Wednesday 06 Oct 2021 | 19:30 | SYDNEY
Wednesday 06 Oct 2021 | 19:30 | SYDNEY

Spying aint what it used to be


Sam Roggeveen


29 August 2012 17:26

There's excitement among online China-military watchers today as the first blurry images emerge of a new class of destroyer, the Type 052D. The unfinished paintwork tells you the ship is not completed, but the bunting suggests it's about to be launched: 

I don't want to go into a deep analysis of the ship or its larger strategic significance right now (here's a slightly excitable take from the Taiwanese press). Instead, let's dwell for a moment on how this photo emerged. In fact, one participant at SinoDefenceForum who goes by the handle 'steve_rolfe' asked that exact question (nb. the name of the shipyard in question is Jiagnan, shortened to JN):

While it looks like a new ship is about to be hatched...........there's one thing that ive always wanted to know.........who takes these bleedin photos at the JN shipyard, and why do they take the pictures from awkward angles and behind various objects?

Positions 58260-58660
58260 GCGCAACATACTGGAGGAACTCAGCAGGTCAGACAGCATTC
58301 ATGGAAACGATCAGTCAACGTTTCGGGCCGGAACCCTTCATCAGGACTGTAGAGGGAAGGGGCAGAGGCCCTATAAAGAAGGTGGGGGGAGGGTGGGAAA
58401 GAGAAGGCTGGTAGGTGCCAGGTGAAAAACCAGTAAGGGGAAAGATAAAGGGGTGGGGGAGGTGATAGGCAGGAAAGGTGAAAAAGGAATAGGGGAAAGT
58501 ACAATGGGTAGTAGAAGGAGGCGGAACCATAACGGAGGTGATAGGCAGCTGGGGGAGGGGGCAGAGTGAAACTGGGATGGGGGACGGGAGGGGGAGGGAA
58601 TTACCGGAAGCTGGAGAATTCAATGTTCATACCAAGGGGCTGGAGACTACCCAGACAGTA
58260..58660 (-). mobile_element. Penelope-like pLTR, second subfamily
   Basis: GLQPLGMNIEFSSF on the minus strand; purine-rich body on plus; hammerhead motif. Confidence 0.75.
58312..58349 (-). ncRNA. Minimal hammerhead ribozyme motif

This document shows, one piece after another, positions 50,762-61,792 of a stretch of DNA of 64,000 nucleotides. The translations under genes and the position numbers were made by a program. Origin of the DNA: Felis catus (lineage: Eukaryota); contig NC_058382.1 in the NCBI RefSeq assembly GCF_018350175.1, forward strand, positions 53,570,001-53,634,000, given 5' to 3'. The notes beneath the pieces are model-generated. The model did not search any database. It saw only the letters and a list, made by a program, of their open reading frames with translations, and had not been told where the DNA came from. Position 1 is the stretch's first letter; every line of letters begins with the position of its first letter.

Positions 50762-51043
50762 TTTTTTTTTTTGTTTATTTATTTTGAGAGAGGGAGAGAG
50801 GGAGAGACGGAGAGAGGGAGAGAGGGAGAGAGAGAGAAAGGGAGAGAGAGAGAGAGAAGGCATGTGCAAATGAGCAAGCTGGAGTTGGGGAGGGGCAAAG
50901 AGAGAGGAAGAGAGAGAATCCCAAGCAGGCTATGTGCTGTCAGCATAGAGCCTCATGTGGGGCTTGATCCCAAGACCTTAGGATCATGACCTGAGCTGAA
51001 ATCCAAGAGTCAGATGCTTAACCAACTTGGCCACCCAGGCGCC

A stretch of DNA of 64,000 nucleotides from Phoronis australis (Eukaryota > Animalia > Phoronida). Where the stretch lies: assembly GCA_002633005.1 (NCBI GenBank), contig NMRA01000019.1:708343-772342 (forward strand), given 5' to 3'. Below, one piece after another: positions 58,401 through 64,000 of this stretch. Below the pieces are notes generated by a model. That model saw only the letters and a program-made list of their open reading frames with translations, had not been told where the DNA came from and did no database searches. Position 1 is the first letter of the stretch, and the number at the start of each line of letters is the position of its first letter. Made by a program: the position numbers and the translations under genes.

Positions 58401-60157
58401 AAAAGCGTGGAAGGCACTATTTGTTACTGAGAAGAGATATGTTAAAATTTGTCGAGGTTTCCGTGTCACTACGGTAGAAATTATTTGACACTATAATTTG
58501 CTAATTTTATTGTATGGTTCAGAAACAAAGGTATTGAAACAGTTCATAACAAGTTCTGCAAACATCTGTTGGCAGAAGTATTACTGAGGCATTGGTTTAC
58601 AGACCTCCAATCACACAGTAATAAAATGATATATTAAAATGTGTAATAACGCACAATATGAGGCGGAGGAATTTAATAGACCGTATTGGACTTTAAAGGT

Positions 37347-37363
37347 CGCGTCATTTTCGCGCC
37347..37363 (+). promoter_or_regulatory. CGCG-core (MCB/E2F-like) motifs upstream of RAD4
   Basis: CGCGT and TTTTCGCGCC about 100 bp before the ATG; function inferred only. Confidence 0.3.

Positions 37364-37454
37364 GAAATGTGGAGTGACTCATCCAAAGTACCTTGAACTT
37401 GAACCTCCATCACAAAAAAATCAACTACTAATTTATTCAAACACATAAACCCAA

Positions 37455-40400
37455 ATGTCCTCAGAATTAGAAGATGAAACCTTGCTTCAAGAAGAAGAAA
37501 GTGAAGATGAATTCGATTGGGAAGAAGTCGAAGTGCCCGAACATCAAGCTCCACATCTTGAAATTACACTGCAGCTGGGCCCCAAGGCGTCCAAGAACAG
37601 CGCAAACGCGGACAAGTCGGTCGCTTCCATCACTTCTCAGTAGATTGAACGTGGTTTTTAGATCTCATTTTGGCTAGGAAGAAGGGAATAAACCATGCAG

The answer came back from 'hmmwv':

Check out Jiangnan on Google Earth and you'll see how many objects are obstructing the view of the military launch basin. The photographers are members of HSH forum, they take the regularly scheduled ferries and take photos when it passes in front of JN, at a distance of roughly 2 miles from the assembly hall. Compare with other shipyards Jiangnan is completely lacks public access, in this instance the photographers don't even get the chance to return to Shanghai on the same day and had to spend the night on the other side.

In other words, Chinese military enthusiasts take a ferry past the shipyard just so that they can take photos of it, probably at some risk of arrest and certainly at a personal cost in time and money. Presumably, they go to this effort both to impress their online peers and show off their country's achievements.

But although these photos often reveal new details for foreign intelligence agencies to pore over, China's online censors are aware of what's going on, and in fact, they may even be exploiting these military fanboys.